Here’s my best advice as 2022 dawns: Ignore the media’s constant bleating about inflation and supply-chain issues — these two boogeymen are nowhere near the threats everyone thinks they are!
In fact, terror-ridden headlines about either mark an opportunity for us contrarian income-seekers. So let’s go ahead and tap these investor fears for dividends yielding up to 10%, plus market-crushing returns as the crowd (inevitably!) comes around to our view.
Hints of a Supply-Chain Revival
More data will come in over the next few weeks to make things clearer, but so far there is one strong hint that the business press’s doomsday scenario — surging inflation, a stock-market correction and tighter corporate profits — just isn’t on.
That’s because the pundits are overlooking the fact that the supply chain is in the earliest stages of healing. The proof is in a little-noticed report from Mastercard Inc. (NYSE: MA) on holiday-season spending.
There’s a lot to unpack in this chart, but the total retail numbers are the key here. Compared to the end of 2020, shoppers increased their spending by 8.5%. More importantly, they increased their spending by 10.7% compared to the pre-pandemic year of 2019.
The key takeaway is that supply-chain issues are clearly not stopping consumers from buying goods. Despite seemingly endless stories of empty shelves, shoppers had no problem finding what they wanted to buy — in abundance!
So who benefits from easing supply-chain worries? Easy: big U.S. retailers such as Home Depot Inc. (NYSE: HD), Best Buy Co. Inc. (NYSE: BBY) and Walmart (NYSE: WMT). In other words, the same large-cap stocks that gave investors great returns in 2021.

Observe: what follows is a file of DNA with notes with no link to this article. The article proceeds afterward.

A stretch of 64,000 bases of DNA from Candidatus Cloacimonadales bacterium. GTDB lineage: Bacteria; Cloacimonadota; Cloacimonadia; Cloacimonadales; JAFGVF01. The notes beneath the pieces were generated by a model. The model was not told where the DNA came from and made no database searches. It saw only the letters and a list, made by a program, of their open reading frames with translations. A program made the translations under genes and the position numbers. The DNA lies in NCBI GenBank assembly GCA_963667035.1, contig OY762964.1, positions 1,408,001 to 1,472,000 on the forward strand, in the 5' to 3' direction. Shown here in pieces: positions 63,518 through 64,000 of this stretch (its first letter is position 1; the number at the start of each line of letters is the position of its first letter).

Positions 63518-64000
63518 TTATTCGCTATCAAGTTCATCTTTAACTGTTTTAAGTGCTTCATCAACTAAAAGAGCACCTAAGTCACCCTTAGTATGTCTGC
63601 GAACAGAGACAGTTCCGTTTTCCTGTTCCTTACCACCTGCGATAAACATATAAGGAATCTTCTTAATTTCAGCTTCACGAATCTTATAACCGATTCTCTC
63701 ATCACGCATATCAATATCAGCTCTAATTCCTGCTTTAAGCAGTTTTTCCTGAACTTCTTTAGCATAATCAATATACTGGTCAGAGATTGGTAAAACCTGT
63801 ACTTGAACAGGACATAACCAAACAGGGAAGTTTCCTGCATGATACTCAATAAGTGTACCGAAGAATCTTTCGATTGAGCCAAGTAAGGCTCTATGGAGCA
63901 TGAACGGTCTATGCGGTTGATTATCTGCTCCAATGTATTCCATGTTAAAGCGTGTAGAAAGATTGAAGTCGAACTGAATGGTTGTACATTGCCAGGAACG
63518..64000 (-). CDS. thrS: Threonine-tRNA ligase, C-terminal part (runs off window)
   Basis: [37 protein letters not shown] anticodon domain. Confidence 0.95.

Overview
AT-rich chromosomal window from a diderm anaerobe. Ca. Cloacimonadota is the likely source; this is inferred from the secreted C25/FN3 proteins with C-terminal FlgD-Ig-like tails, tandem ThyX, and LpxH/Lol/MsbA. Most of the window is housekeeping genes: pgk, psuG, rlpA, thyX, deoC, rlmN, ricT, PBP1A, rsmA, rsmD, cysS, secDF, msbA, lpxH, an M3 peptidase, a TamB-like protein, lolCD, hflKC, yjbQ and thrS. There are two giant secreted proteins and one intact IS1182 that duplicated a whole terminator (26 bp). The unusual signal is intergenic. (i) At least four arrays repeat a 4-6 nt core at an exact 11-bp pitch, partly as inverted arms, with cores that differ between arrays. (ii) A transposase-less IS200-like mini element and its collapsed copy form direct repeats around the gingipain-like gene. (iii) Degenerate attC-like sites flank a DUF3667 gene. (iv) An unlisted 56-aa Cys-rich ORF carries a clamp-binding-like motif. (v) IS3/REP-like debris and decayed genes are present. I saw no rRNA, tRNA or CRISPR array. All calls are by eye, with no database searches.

Most folks would look to play an emerging trend like this by purchasing these stocks directly or through an ETF like the Consumer Discretionary Select Sector SPDR Fund (NYSE: XLY). But we’re closed-end fund (CEF) buyers first and foremost, and for a very good reason: CEFs pay huge dividends! The average yield across all CEFs is hovering around 7% as I write this.
That’s why we’re going to skip XLY and its 0.5% yield and look to a CEF like the Liberty All-Star Equity Fund (NYSE: USA), which holds a number of stocks poised to profit from the freer flow of goods, including Amazon.com Inc. (Nasdaq: AMZN), PayPal Holdings (Nasdaq: PYPL) and Visa Inc. (NYSE: V).
It’s a solid performer, too, topping both XLY (in blue below) and the major S&P 500 index fund (in purple) by total return last year. And USA did so while paying an almost unheard of 10% yield! In other words, about a third of the return you see from this fund below was in safe dividend cash.
“All-Star” CEF Routs Its Benchmarks — While Yielding 10%
Skeptical of a 2022 Stock Surge? This CEF Is for You
There’s a flipside to those gains, though: With both funds beating the S&P 500, you may think the trend toward higher consumer spending in 2022 is already priced in.
I don’t agree with that take, but if this is your view, you could consider the ultra-diversified Nuveen S&P 500 Dynamic Overwrite Fund (NYSE: SPXX), which holds the entirety of the S&P 500, so you get access to consumer stocks and the index’s other sectors, too, such as financial services, healthcare, technology, real estate and industrials.
The twist here is that SPXX sells call options on its holdings, a savvy move that boosts your income and helps hedge your investment against a downturn.
Here’s how it works: The call options SPXX sells are contracts, under which the fund sells the right to buy its stocks to another investor at a fixed share price in exchange for a cash payment, known as a premium. This gives the seller protection from a downturn, since they get to keep the premium no matter what happens, and the option expires if the stock does go down.
This means SPXX carries less risk than an index fund or individual stocks while providing an additional income stream the fund can pass on to you. This is why SPXX’s dividend yields 5.3%, more than four times the S&P 500’s average yield of 1.3%.